From reading your website and looking at YouTube, it seems that a lot of the songs on Europe have been in circulation for quite some time. Is the album comprised largely of songs that you’ve been playing live already?
Well, when we began recording last April, we had about 4 songs that we had already been playing and only three made it onto the record, but over the last year we started putting them into the set. I don’t think there are any that we haven’t played live yet but there are a couple that still feel quite new when we play them. The Letter still feels brand new to me.
What is your songwriting process as a band?
Elizabeth writes the songs and the lyrics and then brings them to us and we arrange them together. It has happened mostly in the studio, because we would still be learning things when we go to record them and then they change again once we take it out of the studio and on the road.
Do any of you do other kinds of art (visual art, creative writing, photography, etc.)?
Well, Paul is a visual artist – I mentioned before about the Vostok 5 exhibition. He’s really good. I’m writing a children’s story for my daughter and he’s going to illustrate it. He also has done the artwork for our new record and lots of our posters and t-shirts etc. Mike and Elizabeth and I all enjoy photography, but it’s just hobby stuff really. Mike also has a degree in theatre.
How did you come to be on Slumberland?
It sort of just happened. Our label in the UK (Fortuna Pop) does a lot of work with Slumberland because there’s a number of other bands who are on both labels. We were really excited to join the party.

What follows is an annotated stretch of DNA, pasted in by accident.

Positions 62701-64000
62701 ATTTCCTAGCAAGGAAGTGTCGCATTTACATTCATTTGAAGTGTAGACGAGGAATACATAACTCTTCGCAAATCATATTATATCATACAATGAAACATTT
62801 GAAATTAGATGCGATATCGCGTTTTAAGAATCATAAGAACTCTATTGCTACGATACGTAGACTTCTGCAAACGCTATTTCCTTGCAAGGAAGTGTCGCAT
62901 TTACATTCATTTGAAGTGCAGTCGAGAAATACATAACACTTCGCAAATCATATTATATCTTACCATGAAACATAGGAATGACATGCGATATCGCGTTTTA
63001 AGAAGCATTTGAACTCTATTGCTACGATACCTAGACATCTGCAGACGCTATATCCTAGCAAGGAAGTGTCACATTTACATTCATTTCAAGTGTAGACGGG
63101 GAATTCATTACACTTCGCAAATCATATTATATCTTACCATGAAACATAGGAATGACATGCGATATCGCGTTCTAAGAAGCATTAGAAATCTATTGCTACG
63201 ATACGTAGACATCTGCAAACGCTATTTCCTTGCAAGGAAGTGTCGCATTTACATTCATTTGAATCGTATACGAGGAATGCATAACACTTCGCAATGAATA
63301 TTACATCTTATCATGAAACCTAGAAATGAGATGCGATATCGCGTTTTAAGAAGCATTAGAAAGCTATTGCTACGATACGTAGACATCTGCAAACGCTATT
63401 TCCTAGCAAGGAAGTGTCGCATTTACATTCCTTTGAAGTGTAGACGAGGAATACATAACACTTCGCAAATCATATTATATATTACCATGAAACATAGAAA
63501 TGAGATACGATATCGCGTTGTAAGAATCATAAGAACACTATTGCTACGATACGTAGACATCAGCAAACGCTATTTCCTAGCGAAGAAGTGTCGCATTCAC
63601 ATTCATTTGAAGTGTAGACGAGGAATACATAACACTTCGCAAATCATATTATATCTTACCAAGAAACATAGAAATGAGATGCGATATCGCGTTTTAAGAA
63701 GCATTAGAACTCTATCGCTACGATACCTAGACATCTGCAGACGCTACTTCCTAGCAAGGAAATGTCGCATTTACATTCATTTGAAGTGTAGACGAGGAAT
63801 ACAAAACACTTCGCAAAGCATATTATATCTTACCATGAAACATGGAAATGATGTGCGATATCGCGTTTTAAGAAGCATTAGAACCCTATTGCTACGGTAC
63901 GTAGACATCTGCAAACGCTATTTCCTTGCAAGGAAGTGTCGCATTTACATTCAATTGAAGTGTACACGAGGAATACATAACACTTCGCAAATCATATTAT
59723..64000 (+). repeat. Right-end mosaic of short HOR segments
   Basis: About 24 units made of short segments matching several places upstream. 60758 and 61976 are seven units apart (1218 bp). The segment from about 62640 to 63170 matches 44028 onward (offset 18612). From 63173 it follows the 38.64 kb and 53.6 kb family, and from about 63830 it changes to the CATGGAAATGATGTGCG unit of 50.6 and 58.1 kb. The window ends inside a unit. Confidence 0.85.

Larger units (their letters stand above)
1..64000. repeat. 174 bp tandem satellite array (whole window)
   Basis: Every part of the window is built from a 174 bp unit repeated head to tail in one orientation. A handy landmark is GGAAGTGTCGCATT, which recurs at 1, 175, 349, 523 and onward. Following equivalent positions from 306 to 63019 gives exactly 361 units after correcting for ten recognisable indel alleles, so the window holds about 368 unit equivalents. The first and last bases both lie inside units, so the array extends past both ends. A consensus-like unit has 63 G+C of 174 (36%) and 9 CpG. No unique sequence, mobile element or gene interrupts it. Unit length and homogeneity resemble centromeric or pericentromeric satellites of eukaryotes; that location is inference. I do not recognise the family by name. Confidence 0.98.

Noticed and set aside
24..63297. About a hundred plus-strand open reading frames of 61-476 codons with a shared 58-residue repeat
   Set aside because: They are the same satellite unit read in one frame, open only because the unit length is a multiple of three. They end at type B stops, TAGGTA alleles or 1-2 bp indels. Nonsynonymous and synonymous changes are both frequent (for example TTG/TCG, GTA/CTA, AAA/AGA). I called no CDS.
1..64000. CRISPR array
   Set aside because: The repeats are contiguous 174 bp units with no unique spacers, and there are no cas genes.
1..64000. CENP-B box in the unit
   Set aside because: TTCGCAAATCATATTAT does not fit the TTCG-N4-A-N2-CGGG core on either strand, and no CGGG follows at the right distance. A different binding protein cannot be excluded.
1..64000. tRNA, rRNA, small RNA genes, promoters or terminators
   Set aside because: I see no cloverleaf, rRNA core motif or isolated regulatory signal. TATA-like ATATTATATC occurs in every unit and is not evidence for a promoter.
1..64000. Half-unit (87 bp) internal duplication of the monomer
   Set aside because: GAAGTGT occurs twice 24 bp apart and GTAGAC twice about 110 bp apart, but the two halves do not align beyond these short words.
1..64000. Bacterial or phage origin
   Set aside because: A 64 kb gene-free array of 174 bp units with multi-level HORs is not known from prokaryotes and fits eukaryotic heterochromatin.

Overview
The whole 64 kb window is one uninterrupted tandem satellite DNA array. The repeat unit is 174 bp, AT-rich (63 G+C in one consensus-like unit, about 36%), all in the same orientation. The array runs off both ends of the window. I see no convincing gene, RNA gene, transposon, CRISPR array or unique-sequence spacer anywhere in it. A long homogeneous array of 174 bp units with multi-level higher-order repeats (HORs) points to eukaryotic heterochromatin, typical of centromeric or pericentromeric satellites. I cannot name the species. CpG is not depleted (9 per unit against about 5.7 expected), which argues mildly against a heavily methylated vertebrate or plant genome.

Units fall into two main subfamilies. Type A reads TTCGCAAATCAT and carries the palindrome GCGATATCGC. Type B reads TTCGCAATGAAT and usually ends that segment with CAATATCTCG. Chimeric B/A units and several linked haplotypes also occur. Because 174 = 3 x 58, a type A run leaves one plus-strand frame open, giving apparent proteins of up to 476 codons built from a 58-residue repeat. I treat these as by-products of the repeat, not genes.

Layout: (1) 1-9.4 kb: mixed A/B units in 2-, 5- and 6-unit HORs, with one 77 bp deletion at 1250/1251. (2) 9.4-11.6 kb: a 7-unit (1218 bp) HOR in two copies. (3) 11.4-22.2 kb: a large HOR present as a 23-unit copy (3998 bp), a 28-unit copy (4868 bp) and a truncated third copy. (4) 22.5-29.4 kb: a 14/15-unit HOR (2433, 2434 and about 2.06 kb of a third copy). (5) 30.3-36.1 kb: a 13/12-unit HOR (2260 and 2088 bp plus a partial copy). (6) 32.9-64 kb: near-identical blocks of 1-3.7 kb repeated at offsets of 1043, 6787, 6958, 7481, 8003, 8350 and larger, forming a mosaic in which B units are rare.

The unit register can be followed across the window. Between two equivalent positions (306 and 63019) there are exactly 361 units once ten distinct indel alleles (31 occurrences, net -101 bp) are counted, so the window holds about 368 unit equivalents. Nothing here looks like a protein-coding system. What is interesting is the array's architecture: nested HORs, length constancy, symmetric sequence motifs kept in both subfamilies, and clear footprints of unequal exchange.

You posted on your webpage about a fan’s tragic death and what you’d been hearing from her friends who were getting tattoos of your lyrics and such. What else has come of those communications?
We did not know Esme, but she was a friend of a friend of ours and we were just really sad for our friend. When we found out later that she was a fan because some of her friends got in touch with us and told us about their tattoos they got in memory of her which had a lyric from one of our songs. From everything we’ve been told by her friends she was a pretty amazing woman and it’s really humbling that her friends associate our music with her. In terms of what else has come from those communications? I don’t know. But we’re hoping we get to meet her friends when we get to Austin this year.
Who produced Europe, and how did the production help form the record?
Europe was produced by Simon Trought who also produced the last record. He is a good friend and has great ears and ideas. I’m sure our records would sound totally different without him.
What was the hardest song on Europe to get down right?
Well, we recorded “Still Young” twice. Something wasn’t right about it the first time around, and rather than try and fix it, we started from scratch. And believe it or not, “Tallulah.” I think when a song is just a vocal and a uke, it’s really important that you get the right performance. It took a long time before there was one we were all happy with. Elizabeth did a version in Madrid for a Radio station there called RNE3 and we all thought she’s nailed it, and we were going to use that version on the record, but when we got the recording of it, there was a funny little glitch in it that you couldn’t get rid of. I think the final version is really special. It’s one of my favourites.